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Weinzierl, Bernadett Barbara (2008): Radiatively-driven processes in forest fire and desert dust plumes. Dissertation, LMU München: Fakultät für Physik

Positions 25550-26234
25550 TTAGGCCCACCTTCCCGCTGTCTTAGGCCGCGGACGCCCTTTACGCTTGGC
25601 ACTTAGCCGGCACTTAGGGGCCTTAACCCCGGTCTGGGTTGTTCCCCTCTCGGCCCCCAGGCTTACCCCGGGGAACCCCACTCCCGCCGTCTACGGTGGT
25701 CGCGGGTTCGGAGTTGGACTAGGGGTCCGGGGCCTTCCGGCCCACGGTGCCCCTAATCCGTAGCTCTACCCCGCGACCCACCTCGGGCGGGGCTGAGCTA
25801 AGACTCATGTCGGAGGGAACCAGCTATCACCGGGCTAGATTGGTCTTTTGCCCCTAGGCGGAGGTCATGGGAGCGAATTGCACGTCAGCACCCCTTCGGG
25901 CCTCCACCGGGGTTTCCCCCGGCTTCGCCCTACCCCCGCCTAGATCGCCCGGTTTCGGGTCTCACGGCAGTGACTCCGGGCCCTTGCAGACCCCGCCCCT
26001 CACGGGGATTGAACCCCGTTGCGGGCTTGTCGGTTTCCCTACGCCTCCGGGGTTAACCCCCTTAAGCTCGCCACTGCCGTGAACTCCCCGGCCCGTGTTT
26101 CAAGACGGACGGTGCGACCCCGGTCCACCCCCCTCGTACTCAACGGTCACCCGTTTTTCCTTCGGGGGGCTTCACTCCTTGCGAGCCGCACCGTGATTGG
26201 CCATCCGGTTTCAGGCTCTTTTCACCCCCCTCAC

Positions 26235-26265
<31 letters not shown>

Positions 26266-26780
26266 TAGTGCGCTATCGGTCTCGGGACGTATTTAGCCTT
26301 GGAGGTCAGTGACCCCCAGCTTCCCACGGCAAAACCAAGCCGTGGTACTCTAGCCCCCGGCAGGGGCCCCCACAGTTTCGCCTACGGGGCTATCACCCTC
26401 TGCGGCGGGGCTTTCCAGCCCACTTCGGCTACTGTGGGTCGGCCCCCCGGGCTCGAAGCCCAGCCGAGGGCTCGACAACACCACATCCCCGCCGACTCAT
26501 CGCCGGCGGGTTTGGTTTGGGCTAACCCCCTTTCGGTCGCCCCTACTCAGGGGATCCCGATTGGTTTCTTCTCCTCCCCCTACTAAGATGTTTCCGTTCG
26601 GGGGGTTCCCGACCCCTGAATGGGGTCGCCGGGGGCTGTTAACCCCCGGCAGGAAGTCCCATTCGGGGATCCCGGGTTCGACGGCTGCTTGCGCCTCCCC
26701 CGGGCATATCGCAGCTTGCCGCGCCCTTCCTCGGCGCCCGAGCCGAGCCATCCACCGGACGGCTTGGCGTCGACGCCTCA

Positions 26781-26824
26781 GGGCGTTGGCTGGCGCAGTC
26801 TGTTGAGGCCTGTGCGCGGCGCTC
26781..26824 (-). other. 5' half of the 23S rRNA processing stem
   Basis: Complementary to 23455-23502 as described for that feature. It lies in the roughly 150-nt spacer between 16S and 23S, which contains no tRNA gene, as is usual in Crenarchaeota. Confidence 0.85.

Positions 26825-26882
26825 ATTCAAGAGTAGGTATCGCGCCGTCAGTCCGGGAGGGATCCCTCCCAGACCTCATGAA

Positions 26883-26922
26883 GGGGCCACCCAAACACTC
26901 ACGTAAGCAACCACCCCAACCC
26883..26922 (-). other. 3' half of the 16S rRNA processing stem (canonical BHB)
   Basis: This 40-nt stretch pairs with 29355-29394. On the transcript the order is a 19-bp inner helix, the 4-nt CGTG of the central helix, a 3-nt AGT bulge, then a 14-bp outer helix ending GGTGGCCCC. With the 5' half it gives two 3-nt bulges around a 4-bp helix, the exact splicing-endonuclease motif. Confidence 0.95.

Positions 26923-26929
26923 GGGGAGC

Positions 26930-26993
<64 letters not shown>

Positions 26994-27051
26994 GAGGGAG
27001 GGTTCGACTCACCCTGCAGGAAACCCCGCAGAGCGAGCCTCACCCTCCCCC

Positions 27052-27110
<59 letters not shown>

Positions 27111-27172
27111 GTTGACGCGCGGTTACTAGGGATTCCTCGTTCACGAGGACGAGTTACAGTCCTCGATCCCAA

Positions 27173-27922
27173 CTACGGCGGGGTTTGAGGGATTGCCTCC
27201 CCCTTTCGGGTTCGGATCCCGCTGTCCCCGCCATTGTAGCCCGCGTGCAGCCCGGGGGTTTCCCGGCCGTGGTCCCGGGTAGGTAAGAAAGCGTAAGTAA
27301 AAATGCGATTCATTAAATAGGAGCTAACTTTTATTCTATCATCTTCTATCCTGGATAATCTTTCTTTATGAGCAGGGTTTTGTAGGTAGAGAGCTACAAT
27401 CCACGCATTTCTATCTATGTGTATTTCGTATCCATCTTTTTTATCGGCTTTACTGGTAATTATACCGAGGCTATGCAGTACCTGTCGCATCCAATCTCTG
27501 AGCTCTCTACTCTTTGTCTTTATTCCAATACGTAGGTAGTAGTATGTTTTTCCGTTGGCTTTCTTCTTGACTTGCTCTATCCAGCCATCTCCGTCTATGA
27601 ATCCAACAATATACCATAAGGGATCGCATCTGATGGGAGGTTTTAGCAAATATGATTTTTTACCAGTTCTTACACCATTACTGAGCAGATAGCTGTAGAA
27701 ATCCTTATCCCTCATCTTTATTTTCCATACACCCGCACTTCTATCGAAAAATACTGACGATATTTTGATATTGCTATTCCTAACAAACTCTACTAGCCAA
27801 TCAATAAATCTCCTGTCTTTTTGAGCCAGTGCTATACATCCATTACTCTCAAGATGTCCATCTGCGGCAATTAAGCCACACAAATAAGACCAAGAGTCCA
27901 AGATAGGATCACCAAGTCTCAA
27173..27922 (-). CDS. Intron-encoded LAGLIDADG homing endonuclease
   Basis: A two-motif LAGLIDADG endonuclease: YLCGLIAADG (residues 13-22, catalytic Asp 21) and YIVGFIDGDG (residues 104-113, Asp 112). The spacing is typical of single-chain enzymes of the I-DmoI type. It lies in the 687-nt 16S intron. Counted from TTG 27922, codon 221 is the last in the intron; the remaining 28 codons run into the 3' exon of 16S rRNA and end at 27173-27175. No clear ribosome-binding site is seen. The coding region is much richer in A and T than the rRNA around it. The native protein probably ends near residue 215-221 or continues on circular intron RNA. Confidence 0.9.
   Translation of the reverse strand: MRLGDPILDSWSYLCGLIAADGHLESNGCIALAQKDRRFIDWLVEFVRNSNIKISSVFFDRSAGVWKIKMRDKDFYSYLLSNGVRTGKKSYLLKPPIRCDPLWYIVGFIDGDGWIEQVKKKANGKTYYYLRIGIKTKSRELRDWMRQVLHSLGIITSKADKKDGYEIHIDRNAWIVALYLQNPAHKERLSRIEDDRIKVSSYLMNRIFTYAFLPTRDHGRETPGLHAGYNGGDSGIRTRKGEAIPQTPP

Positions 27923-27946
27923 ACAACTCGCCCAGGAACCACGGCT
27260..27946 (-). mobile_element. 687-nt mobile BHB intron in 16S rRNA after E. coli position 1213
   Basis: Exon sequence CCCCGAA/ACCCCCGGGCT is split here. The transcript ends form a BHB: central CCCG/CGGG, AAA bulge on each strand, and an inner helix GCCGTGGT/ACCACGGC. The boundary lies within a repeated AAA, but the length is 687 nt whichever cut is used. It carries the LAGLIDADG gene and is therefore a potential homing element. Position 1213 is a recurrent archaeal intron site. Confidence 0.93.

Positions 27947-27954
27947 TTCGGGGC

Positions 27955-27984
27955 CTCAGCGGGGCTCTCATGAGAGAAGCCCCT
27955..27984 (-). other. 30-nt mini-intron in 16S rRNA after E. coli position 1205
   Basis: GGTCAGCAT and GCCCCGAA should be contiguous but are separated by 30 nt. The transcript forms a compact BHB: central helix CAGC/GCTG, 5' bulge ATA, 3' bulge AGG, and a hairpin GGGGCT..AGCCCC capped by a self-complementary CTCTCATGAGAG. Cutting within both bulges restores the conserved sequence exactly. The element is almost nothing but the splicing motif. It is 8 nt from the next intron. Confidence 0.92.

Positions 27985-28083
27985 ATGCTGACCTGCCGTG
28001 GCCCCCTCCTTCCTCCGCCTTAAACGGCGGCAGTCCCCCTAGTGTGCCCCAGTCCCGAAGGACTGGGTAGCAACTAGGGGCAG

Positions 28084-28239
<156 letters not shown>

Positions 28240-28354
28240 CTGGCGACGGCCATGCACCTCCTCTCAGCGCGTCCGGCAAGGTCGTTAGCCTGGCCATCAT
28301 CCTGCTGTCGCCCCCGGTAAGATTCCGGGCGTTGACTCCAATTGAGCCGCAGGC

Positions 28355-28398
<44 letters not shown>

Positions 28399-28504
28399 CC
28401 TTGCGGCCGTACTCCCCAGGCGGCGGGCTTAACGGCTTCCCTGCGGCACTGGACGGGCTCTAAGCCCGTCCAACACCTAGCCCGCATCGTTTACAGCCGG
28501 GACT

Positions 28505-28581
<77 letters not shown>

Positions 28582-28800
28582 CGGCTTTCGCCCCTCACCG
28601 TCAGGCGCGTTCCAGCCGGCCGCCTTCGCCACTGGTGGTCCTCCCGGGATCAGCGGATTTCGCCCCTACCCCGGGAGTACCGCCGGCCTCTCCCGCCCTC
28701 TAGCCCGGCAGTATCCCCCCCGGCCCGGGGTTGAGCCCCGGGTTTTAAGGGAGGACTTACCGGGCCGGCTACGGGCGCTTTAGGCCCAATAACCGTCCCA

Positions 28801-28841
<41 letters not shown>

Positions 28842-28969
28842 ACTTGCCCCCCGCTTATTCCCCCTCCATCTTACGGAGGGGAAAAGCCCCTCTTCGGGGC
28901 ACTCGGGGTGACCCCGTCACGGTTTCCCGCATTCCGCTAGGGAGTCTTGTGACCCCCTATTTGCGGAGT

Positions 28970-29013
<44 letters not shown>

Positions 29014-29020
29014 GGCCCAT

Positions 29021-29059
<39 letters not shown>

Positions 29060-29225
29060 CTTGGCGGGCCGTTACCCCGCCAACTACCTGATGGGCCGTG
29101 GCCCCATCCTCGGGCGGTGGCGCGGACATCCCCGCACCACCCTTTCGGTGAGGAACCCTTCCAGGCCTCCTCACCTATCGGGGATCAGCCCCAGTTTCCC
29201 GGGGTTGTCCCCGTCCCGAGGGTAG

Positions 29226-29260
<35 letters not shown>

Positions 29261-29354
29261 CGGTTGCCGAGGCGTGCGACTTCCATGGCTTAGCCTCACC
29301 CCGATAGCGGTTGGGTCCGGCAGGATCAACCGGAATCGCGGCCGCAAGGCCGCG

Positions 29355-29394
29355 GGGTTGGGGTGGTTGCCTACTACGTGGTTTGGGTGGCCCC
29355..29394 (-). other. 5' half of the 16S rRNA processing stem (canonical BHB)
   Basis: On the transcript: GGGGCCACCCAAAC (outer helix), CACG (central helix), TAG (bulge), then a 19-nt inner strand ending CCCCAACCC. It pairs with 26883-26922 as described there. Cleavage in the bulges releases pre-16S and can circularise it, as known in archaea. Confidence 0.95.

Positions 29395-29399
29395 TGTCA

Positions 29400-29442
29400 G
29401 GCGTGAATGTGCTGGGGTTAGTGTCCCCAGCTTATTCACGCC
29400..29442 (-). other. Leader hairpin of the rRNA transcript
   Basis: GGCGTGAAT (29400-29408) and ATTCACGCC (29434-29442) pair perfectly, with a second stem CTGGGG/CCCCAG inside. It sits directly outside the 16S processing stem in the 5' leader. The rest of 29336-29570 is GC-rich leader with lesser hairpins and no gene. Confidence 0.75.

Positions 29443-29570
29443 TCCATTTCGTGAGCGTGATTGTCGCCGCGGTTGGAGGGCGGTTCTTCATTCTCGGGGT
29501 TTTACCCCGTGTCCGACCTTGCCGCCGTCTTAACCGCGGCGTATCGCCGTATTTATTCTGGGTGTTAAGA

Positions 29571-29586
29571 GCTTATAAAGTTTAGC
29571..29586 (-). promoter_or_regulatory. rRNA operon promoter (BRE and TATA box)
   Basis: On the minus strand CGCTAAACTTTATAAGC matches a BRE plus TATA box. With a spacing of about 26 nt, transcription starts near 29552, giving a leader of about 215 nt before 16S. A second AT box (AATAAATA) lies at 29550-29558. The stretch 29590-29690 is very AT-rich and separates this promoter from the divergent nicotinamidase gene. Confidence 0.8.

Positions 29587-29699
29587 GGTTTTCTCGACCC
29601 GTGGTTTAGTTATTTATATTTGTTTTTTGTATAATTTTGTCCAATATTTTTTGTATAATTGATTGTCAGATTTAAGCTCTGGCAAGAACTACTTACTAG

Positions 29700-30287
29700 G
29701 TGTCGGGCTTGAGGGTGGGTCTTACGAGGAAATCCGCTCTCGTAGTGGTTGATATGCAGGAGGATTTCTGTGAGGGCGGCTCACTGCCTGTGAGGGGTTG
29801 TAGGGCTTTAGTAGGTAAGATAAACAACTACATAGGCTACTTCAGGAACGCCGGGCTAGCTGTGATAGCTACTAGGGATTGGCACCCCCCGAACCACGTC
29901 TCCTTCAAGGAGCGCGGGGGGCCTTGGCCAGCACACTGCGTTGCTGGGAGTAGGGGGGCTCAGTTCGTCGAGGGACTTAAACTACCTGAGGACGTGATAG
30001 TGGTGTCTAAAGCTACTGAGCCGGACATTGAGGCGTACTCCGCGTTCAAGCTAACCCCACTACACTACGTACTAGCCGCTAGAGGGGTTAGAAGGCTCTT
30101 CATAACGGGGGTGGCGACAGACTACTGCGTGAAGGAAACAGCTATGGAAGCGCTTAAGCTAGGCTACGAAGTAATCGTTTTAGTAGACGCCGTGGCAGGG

The absorption of solar radiation by atmospheric aerosol particles is important for the climate effects of aerosols. Absorption by aerosol particles heats atmospheric layers, even though the net effect for the entire atmospheric column may still be a cooling. Most experimental studies on absorbing aerosols so far focussed mainly on the aerosol properties and did not consider the influence of the aerosols on the thermodynamic structure of the atmosphere. In this study, data from two international aircraft field experiments, the Intercontinental Transport of Ozone and Precursors study (ITOP) 2004 and the Saharan Mineral Dust Experiment (SAMUM) 2006 are investigated. The ITOP data were collected before the work on this thesis started, while the logistics and the instrument preparation of the SAMUM campaign, the weather forecast during SAMUM and the in-situ aerosol measurements during SAMUM were done within this thesis. The experimental data are used to explore the impact of layers containing absorbing forest fire and desert dust aerosol particles on the atmospheric stability and the implications of a changed stability on the development of the aerosol microphysical and optical properties during long-range transport. For the first time, vertical profiles of the Richardson number Ri are used to assess the stability and mixing in forest fire and desert dust plumes. Also for the first time, the conclusions drawn from the observations of forest fire and desert dust aerosol, at first glance apparently quite different aerosol types, are discussed from a common perspective. Two mechanisms, the self-stabilising and the sealed ageing effect, acting in both forest fire and desert dust aerosol layers, are proposed to explain the characteristic temperature structure as well as the aerosol properties observed in lofted forest fire and desert dust plumes. The proposed effects impact on the ageing of particles within the plumes and reduce the plume dilution, therefore extending the plume lifetime. This study combines experimental data, modelling of optical parameters and calculated heating rates to assess the role of forest fire and desert dust plumes. The microphysical, optical and chemical properties of forest fire and desert dust aerosol, and their vertical distribution, were measured with multiple instruments on the DLR Falcon 20-E5 research aircraft during ITOP and SAMUM. Aerosol size information and absorption data were analysed with respect to the aerosol mixing state, effective diameter and parameterisation of forest fire and dust size distributions. Altogether, about 90 size distributions for particles from different sources were extracted from multiple instruments and parameterised with multi-modal log-normal distributions. Subsequently, the optical properties were calculated for the different aerosol layers and compared with other independent measurements of the optical properties like the extinction coefficient determined with a High Spectral Resolution Lidar. The aerosol optical properties serve as the basis for the radiative transfer calculations with libRadtran (library for radiative transfer). Finally, the aerosol microphysical and optical properties, the meteorological data and the heating rates are examined to investigate the proposed self-stabilising and sealed ageing effects. The investigation of numerous forest fire and desert dust plumes in this study revealed characteristic aerosol properties: the aged (age: 4-13 days) forest fire aerosol is characterised by the absence of a nucleation mode, a depleted Aitken mode and an enhanced accumulation mode. In addition, more than 80% of the particles in the Aitken mode and nearly all particles in the accumulation mode of the forest fire plumes are internally mixed with a solid core. The desert dust aerosol exhibits two size regimes of different mixing states: below 0.5 µm, particles have a non-volatile core and a volatile coating; larger particles above 0.5 µm consist of non-volatile components and contain absorbing material. After regional-scale transport from the Sahara to South-western Europe, the volatile fraction in the dust plume did not significantly increase. The lofted forest fire plumes were found during ITOP at altitudes between 3 and 9 km above sea level (ASL), while the lofted desert dust plumes were found during SAMUM between 1 and 6 km ASL. The transition of the aerosol plumes to the free tropospheric background above and below the plumes was remarkably sharp and characterised by strong inversions. Within a height range of 200-300 m, the particle concentrations decreased by more than one order of magnitude. The results of plume dilution were evident only in the upper part of the lofted forest fire and desert dust plumes. The daily mean heating rates in the forest fire and desert dust plumes showed maximum values of ~0.2 K day-1 and ~0.24 K day-1, respectively. Vertical profiles of the heating rate suggest that the processes caused by the interaction between the aerosol particles and the solar radiation stabilise the plume itself and decelerate plume dilution. Apparently, the aerosol in such plumes ages in an almost “closed” system, where suppressed entrainment of condensable gases from the surface inhibits particle nucleation and the formation of coated particles inside the plume. The processes described tend to extend the lifetime of the layer allowing the transport over long distances.